Effect of mechanical assistance of the systemic ventricle in single ventricle circulation with cavopulmonary connection

Pranava Sinha, Nina Deutsch, Kanishka Ratnayaka, Robert Lederman, Dingchao He, Mark Nuszkowski, Erin Montague, Gerald Mikesell, Nobuyuki Ishibashi, David Zurakowski, Richard Jonas

Research output: Contribution to journalArticlepeer-review

27 Scopus citations

Abstract

Background Previous attempts to support single ventricle circulation mechanically have suggested that a custom-built assist device is needed to push, rather than pull, through the pulmonary circulation. We hypothesized that using a conventional ventricular assist device, with or without conversion of a total cavopulmonary connection to a bidirectional Glenn cavopulmonary connection, would allow assistance by pulling blood through the circuit and improve the cardiac index (CI). Methods Cavopulmonary connections were established in each of 5 Yorkshire pigs (25 kg) using ePTFE conduits in a Y configuration with appropriate clamping of the limbs of the Y to achieve a total cavopulmonary Fontan connection (TCPC), superior vena cava cavopulmonary connection (SVC Glenn), and inferior vena cava cavopulmonary connection (IVC Glenn). A common atrium had been established previously by balloon septostomy. Mechanical circulatory assistance of the single systemic ventricle was achieved using a centrifugal pump with common atrial inflow and proximal ascending aortic outflow. The CI was calculated using an ultrasonic flow meter placed on the distal ascending aorta and compared between the assisted and nonassisted circulation for 3 conditions: TCPC, SVC Glenn, and IVC Glenn. The mean pulmonary artery pressure, common atrial pressure, arterial oxygen saturation, partial pressure of arterial oxygen, and oxygen delivery were calculated. Results The unassisted SVC Glenn CI tended to be greater than the TCPC or IVC Glenn CI. Significant augmentation of total CI was achieved with mechanical assistance for SVC Glenn (109% ± 24%, P =.04) and TCPC (130% ± 109%, P =.01). The assisted CI achieved at least a mean baseline biventricular CI for all 3 support modes. Oxygen delivery was greatest for assisted SVC Glenn (1786 ± 1307 mL/L/min) and lowest for TCPC (1146 ± 386 mL/L/min), with a trend toward lower common atrial and pulmonary artery pressures for SVC Glenn. Conclusions SVC bidirectional Glenn circulation might allow optimal augmentation of the CI and oxygen delivery in a failing single ventricle using a conventional pediatric ventricular assist device. The results from our model also suggest that the Fontan circulation itself can be supported with systemic ventricular assistance of the single ventricle.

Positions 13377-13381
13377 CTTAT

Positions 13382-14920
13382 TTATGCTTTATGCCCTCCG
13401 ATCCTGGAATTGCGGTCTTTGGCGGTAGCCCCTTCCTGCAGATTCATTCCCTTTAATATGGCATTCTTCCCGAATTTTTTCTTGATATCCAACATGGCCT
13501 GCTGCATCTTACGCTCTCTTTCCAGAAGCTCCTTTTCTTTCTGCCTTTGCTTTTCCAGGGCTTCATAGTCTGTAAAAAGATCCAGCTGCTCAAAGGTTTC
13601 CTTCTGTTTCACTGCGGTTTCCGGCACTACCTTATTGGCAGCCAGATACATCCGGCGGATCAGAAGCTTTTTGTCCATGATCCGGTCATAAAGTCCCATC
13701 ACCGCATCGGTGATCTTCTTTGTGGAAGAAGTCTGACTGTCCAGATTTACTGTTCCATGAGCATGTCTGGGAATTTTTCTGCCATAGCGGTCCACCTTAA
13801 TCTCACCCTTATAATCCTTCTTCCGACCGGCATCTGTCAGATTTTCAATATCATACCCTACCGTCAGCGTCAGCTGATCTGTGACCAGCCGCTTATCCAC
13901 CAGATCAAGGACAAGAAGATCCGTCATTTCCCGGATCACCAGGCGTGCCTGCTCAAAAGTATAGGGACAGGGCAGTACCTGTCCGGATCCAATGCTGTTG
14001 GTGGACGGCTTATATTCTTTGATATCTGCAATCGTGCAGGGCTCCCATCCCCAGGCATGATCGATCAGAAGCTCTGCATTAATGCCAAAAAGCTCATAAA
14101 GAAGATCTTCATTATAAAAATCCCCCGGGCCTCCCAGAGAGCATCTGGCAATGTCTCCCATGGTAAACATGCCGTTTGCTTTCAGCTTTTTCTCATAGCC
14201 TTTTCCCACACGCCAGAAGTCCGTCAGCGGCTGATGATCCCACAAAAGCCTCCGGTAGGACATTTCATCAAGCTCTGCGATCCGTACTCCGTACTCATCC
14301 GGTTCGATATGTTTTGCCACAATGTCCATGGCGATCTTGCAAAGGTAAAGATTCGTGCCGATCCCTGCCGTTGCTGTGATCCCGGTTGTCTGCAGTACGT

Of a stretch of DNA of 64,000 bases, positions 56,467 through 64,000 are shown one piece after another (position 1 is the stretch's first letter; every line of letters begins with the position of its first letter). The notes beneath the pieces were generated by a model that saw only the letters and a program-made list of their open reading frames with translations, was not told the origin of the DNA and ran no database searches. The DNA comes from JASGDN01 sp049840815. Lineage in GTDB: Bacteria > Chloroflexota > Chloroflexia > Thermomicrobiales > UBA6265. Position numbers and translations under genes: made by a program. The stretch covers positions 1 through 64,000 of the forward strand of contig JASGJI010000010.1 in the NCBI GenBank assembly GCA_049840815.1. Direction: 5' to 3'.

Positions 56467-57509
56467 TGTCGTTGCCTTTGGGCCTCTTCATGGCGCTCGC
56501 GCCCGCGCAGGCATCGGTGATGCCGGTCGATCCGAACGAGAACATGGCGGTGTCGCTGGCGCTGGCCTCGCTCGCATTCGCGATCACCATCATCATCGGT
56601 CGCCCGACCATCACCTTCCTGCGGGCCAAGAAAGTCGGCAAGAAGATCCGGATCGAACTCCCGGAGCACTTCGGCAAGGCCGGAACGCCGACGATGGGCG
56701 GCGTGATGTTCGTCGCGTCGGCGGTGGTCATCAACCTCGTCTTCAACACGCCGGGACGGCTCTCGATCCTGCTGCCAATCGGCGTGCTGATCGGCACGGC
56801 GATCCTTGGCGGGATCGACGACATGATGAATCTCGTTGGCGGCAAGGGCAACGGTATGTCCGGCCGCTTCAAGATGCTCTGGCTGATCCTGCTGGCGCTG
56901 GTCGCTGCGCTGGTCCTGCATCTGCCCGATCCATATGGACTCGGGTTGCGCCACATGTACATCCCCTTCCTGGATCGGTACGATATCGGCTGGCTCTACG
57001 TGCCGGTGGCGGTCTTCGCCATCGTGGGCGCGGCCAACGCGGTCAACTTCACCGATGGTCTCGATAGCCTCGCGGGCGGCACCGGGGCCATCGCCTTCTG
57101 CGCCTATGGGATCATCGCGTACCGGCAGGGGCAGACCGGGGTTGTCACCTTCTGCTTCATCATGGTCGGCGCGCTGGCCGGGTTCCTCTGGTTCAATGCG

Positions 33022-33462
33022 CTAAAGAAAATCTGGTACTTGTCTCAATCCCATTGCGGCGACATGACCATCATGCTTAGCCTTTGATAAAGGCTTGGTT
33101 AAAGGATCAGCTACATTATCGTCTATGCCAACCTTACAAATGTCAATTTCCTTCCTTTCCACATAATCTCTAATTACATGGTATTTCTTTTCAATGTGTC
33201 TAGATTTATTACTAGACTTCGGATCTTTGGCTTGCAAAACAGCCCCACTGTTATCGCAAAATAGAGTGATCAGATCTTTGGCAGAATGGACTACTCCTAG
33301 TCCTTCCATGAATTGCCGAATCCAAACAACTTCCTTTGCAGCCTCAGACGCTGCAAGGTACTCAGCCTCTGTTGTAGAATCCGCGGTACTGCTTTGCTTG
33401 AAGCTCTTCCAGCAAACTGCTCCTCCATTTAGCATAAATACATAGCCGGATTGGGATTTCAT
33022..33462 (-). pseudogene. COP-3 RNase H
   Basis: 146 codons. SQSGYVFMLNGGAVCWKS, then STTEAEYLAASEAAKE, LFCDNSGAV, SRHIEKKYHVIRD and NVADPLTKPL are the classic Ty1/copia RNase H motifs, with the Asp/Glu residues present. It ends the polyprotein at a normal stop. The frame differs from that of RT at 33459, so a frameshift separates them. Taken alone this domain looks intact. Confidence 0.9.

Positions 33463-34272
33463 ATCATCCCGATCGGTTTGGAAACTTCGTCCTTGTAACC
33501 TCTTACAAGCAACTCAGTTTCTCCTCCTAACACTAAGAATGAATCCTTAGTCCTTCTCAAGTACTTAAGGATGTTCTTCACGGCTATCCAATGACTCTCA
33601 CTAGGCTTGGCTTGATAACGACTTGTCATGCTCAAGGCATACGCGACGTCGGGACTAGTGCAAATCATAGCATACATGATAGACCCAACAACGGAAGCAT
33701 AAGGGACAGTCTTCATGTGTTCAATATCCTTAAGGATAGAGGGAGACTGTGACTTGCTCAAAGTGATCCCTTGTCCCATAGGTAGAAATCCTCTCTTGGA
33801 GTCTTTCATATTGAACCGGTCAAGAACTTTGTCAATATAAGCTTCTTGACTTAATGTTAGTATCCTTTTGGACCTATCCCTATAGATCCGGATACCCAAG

Original languageEnglish (US)
Pages (from-to)1271-1275
Number of pages5
JournalJournal of Thoracic and Cardiovascular Surgery
Volume147
Issue number4
DOIs
StatePublished - Apr 2014
Externally publishedYes

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